Balanced Diet May Be Key to Cancer Survival

Eating a nutritionally balanced high-quality diet may lower a cancer patient’s risk of dying by as much as 65 percent, new research suggests.

The finding that total diet, rather than specific nutritional components, can affect a cancer patient’s prognosis “was particularly surprising to us,” said the study’s lead author, Ashish Deshmukh.

Total diet, he explained, was one that appeared to be “balanced” and “nutrient-rich” with a wide variety of vegetables, fruits, whole grains, proteins and dairy.

To explore the impact of nutrition on cancer, the researchers sifted through data collected between 1988 and 1994 by the Third National Health and Nutrition Examination Survey (NHANES III). Almost 34,000 people were included in the survey, which asked all participants to offer up a 24-hour diet diary.

The team then used the U.S. Department of Agriculture’s (USDA) “Dietary Guidelines for Americans” as a yardstick for ranking the nutritional quality of the diets used by 1,200 people who had been diagnosed with cancer.

Deshmukh noted that the investigation did not assess the exact length of the survival benefit, nor did the researchers explore how exercise or other types of healthy behavior may impact cancer outcomes. Only an association was seen between diet and death risk, not a cause-and-effect link.

Read more at US News

What Is The Zodiac Diet? These Are The Best Foods To Stick To

Hey girl, what’s your sign? No, this isn’t a cheesy pick-up line, it’s research. If you’re anything like me, your zodiac sign is as much a priority as your blood type — aka, it’s not, really. Then again, maybe you and I are polar opposites, and checking your horoscope is like a morning ritual: brush your teeth, drink your coffee, read up on the inevitable fate the stars and planets have in store for you.

In other words, take the following suggestions with a grain of salt, but if you’re curious to find out how the stars align in order to create the ideal meals of your sign, read on.

  • An Aries Diet Is All About Convenience
  • Tauruses Take Their Time, Baby
  • You’ll Definitely Find A Gemini At A Dinner Party
  • Cancers Should Be Mindful Of Their Sensitive Stomachs
  • Leos Are Super Passionate About Their Food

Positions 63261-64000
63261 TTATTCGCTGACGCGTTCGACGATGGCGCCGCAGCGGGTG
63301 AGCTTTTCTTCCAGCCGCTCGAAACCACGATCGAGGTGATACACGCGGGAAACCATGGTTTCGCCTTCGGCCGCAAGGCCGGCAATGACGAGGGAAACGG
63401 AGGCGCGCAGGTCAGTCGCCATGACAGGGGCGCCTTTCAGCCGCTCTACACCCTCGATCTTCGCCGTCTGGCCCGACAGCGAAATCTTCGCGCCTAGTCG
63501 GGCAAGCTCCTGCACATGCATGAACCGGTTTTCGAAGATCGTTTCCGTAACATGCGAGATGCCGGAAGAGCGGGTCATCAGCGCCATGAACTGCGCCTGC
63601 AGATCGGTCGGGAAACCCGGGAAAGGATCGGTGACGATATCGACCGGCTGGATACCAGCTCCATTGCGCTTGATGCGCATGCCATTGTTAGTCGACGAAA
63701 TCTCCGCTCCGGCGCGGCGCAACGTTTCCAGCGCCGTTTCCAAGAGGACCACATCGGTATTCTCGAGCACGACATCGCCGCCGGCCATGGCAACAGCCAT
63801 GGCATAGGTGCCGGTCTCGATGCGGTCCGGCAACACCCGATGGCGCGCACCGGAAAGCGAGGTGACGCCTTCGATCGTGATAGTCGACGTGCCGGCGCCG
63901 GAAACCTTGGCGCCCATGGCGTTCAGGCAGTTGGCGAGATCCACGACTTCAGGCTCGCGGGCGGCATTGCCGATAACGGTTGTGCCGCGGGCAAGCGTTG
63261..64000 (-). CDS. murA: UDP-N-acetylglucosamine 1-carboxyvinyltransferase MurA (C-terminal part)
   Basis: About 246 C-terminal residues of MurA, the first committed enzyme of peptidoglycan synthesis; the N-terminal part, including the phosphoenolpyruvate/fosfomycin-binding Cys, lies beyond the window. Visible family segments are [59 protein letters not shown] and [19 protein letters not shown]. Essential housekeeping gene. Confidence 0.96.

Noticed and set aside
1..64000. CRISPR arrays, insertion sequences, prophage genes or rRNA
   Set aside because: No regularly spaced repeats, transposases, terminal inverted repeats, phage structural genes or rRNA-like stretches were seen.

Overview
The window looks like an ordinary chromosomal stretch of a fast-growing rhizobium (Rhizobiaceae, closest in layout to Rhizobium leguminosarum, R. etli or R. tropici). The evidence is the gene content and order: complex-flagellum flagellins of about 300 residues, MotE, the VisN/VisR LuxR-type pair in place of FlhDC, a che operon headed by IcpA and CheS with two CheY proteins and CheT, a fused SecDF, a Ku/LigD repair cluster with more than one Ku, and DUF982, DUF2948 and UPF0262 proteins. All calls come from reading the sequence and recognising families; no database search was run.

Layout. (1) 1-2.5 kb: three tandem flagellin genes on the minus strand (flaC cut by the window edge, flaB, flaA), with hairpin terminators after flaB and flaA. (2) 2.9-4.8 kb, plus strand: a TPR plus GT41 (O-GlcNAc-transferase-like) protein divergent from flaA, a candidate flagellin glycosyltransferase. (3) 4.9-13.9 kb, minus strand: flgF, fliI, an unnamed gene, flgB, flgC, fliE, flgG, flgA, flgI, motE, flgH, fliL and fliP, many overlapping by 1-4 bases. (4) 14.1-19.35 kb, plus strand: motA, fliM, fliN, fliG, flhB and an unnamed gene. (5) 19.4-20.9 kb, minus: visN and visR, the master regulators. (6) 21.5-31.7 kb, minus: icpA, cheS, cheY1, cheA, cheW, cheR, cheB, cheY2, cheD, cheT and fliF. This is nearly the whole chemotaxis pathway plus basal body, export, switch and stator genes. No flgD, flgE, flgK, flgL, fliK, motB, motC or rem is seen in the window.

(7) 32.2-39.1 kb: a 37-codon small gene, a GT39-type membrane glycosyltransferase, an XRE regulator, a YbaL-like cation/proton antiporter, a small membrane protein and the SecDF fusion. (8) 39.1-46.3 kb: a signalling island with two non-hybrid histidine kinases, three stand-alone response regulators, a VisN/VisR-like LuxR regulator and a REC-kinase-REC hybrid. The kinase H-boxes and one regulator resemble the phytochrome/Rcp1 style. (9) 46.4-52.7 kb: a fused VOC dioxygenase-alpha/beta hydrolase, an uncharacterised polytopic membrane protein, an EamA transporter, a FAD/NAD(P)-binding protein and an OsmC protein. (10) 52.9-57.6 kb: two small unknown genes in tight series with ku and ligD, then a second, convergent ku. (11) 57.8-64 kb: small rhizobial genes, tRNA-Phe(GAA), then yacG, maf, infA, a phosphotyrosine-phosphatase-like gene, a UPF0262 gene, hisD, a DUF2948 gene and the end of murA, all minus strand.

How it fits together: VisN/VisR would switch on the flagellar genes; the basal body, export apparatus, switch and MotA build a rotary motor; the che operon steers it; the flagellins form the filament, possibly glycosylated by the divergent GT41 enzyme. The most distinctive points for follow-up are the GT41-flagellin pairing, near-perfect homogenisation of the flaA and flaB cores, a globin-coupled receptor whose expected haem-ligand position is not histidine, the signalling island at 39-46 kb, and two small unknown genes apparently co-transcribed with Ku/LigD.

Read the full article at Elite Daily

Avoiding GMO Food Might Be Tougher Than You Think

While there’s currently no evidence that genetically modified organisms harm human health, that isn’t to say there aren’t legitimate reasons to avoid them.

GM experts and proponents also have legitimate concerns that adding a label identifying GMOs gives the impression that there are scientifically proven risks to worry about. Studies on perception of GM food suggests that the public has a baseline aversion, and a label may increase wariness. Labeling advocates, of course, argue that if Americans want to avoid GMOs, they have a right to do so.

“Can people avoid them? The answer is certainly yes. Especially in the last few years there have been more products on the market that are non-GMO or organic,” says Jayson Lusk, an economist at Purdue University who studies the consumer side of GMOs. “Now, those products are more expensive—no one ever said you can avoid them for free. But they can if they’re willing and able to pay, and one way they’ll pay is in the time to find the products.”

Highly processed ingredients like high fructose corn syrup have little to no traceable DNA in them, and so the U.S. Department of Agriculture (which regulates food labels) doesn’t require manufacturers to add a label to indicate those bio engineered foods.

Popular Science

Avoiding GMO Food Might Be Tougher Than You Think

While there’s currently no evidence that genetically modified organisms harm human health, that isn’t to say there aren’t legitimate reasons to avoid them.

GM experts and proponents also have legitimate concerns that adding a label identifying GMOs gives the impression that there are scientifically proven risks to worry about. Studies on perception of GM food suggests that the public has a baseline aversion, and a label may increase wariness. Labeling advocates, of course, argue that if Americans want to avoid GMOs, they have a right to do so.

“Can people avoid them? The answer is certainly yes. Especially in the last few years there have been more products on the market that are non-GMO or organic,” says Jayson Lusk, an economist at Purdue University who studies the consumer side of GMOs. “Now, those products are more expensive—no one ever said you can avoid them for free. But they can if they’re willing and able to pay, and one way they’ll pay is in the time to find the products.”

In contrast, the USDA regulations allow companies to choose between three options: write out the warning (as in “contains a bioengineered food ingredient”), include a BE label, or use a QR code that would link the consumer to a page disclosing all the information.

Read more at Popular Science